A shorthand study of the mythology of numbers, from 1 to 12. Scientific tradition is adopted then eschewed for rumours, legends and defunct theories from across the ages. The camera pens a year-long record of space, movement and the passing of time in historic locations around the world. This almanac of anthropomorphic numerology is recorded in-camera onto Super 8, using open exposure photography, light painting, light table animation, paper animation, hand drawn animation and more. Just like Richter nearly 100 years ago, we will discover that everything turns, everything revolves and everything feels the deep score of time.
To me you were neither arithmetic of love, simple and pure, nor algebra of feelings, moved by factors such as boredom, convenience or fear elements of the granitic equations. Family and Future. In a life which is a continuous division by zero dominated by transforms and curves gone mad over Cartesian axes, behind which complicated functions — better to say fictions — raise themselves as corrupt solvers of every decision to be had.
Set between a children’s play town that playfully delivers sincere propositions for a collective logic of political imagination. Drawing from anti-bias curricula alongside radical positions on colonial and historical debts, 10–3 = 13 offers a lesson on the ‘misinvention’ of negative numbers.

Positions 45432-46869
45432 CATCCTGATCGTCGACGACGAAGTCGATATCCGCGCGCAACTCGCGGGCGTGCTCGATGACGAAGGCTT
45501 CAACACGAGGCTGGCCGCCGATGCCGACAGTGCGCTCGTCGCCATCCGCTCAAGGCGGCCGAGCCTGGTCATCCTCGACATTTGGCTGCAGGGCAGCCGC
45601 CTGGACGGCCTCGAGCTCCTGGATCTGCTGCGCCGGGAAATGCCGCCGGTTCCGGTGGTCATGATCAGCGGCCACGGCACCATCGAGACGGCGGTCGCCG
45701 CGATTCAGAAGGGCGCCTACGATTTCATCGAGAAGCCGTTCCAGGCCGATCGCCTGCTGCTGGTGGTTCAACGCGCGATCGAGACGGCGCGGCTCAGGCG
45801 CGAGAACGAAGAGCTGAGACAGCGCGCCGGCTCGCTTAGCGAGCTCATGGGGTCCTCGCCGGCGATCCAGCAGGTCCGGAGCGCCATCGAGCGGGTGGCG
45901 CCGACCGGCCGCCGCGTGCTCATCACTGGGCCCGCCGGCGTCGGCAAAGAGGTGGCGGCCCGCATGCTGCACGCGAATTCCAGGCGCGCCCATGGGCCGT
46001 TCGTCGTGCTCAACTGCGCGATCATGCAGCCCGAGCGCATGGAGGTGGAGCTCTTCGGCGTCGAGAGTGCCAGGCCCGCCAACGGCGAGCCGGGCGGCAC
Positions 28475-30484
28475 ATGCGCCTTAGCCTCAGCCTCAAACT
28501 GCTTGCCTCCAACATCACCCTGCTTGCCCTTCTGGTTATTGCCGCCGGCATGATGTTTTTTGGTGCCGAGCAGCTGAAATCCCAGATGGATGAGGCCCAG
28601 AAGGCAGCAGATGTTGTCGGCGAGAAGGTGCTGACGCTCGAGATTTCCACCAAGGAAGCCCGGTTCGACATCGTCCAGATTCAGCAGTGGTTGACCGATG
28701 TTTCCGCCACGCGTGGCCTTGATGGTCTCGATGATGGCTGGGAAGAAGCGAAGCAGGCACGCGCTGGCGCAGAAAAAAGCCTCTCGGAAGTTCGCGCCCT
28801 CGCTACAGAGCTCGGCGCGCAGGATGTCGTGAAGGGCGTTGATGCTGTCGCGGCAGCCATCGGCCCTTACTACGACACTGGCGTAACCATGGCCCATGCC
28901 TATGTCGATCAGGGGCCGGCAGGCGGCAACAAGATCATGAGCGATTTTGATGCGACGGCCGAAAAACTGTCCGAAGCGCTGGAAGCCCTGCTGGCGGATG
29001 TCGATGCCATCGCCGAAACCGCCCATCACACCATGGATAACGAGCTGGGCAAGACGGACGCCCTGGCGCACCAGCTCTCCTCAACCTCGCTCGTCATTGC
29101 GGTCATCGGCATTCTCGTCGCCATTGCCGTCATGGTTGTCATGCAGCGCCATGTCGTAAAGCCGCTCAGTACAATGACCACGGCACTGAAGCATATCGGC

Almost everyone thinks they understand art. Almost no one believes that they understand theoretical physics and modern mathematics. Both worlds collide and influence each other during the art competition MATH CREATIONS. Modern math lectures interpreted by modern artists.
A team of mathematicians is working together on a big project. Excitement of discovery, hope and disappointment, competition and recognition are shown from an infinitely close distance. Scientists united by the idea of discretization, which, in short, means: constructing continuous objects from basic building blocks. Akin to the scientists’ search for the right discretization of continuum, this film itself is composed of fragments — individual characters of different ages, temperaments and scientific approaches — which form a single continuous melody. The question of where the boundaries lie between mathematics and the lives of those who are involved in it and how much they are willing to sacrifice is as important as the search for precise scientific answers. A unique and unprecedented dive into the unknown world of mathematicians.
There is something between lines and words
The world has become unimaginably complex. Digital presence has reframed and re-narrated individuals; re-created new forms or archives and revolutionized historiographies. The digital and contemporary practices of reading and writing have reshaped literature and our relation with text. Internet communication has turned into a form of virtual performance of the self.
Before the studies that the Earth was infinite, Ernesto was inspired in the shape of the metratron to design his own alternate universite. Obsessed with the idea of how he and his project would be classified, he becomes convinced that only ideas, and not the creator, should transcend.
Trapped in a mysterious room, four brilliant minds must race against time to prevent a cosmic collapse of the universe.